How can you tell swing highs and swing lows? – Stock Market Advanced Course

Here’s the question I hear from so many people: why bother with high frequency charts? High-frequency trading is risky, which is part of the reason it hasn’t proliferated to the mainstream level. It’s a way for people to learn and trade, but to lose money doing so.

You can buy cheap stocks, like those of Apple, which has just announced another record quarterly profit. Even a modest increase in this stock price will make it look more appealing than it already does.

Apple’s shares are trading at $116 – the highest price in the Apple world since the merger with Compaq (PCQX) in 1995, according to the BATS Global Market Intelligence web database.

Apple shares are trading higher than they were in the last big peak of this high-frequency market in October of 2008, when Apple’s stock market capitalization was $170.8 billion. Apple’s current market cap stands at $214.4 billion.

At the time, the U.S. dollar made up about 70% of every transaction in the high frequency trading space, compared with about 70% in the secondary market. Investors were attracted to Apple because of their large cash reserves, which has helped make Apple into a large market holding.

Apple’s stock market capitalization, now down by $24 billion, will likely fall from that number. It’s unlikely that Apple will ever regain that level of market weight, which is why I believe trading on Apple’s stock has become a loser’s game for people who are not in on the action.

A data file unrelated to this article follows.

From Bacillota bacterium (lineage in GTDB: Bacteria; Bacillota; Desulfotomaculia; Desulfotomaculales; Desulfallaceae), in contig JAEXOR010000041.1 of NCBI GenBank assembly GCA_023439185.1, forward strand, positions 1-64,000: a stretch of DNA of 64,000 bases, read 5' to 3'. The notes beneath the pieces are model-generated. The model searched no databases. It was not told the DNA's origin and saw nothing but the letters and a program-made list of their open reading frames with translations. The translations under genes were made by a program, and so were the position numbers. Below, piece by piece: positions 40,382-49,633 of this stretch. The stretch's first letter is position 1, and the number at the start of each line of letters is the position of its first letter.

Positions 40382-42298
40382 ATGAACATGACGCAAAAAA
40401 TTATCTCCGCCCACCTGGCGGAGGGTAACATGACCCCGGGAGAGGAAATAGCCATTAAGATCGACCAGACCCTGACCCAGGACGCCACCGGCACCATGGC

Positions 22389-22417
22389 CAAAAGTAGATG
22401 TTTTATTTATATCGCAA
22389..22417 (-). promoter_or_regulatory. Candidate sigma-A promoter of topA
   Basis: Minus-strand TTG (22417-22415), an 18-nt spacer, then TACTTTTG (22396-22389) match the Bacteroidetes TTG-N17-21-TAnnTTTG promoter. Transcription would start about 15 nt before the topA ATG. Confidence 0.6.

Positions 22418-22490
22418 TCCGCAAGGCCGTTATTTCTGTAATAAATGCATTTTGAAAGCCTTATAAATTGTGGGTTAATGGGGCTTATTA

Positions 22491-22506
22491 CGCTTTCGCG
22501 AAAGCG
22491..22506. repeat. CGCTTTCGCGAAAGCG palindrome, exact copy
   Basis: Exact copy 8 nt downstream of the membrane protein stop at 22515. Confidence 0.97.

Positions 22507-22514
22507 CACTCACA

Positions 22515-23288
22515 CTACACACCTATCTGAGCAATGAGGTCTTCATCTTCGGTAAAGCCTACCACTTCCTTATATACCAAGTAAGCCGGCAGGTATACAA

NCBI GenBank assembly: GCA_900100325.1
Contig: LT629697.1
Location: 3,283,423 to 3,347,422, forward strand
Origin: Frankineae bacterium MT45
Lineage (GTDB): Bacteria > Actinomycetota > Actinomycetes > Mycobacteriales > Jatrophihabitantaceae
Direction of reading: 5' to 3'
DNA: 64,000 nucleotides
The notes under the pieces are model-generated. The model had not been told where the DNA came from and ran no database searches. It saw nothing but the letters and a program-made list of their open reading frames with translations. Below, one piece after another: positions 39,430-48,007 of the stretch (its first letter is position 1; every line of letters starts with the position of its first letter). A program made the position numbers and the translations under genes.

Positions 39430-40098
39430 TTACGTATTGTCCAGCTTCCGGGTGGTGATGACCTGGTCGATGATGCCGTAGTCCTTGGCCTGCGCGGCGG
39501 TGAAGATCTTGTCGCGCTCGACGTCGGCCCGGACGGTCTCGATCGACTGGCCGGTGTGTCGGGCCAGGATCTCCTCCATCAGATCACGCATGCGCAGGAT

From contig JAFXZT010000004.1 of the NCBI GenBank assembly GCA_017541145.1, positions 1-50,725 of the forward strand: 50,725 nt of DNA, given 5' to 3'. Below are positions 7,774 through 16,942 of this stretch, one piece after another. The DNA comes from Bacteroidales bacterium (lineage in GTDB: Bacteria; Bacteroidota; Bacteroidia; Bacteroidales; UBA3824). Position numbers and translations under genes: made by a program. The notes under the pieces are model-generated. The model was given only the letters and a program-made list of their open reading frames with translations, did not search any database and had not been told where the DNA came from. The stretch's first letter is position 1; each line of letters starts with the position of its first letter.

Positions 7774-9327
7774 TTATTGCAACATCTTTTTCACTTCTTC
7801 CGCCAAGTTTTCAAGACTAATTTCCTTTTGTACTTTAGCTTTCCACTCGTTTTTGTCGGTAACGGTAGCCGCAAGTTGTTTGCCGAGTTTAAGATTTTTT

This high turnover is not helped by price-earnings ratios. A single market operator with one large market capitalization can move the price of any stock, as the industry price-earnings ratio approaches 30.

The best indicator of whether a company is getting too hot for its breeches is its price-earnings ratio. So Apple’s stock-price action in 2012 should tell us everything we need to know. The S&P 500 index, the broader index of the Dow Jones Industrial Average, and the NASDAQ are currently in the 20s. The NASDAQ currently trades at 18.55.

If the S&P 500 moves back above 18.15 during 2012, this indicates Apple stock is getting hot. It would have to fall sharply in the new year for Apple to fall below 18.15 – which it won’t do.

High Frequency Trading’s Risk

High frequency trading is risky and carries enormous risk

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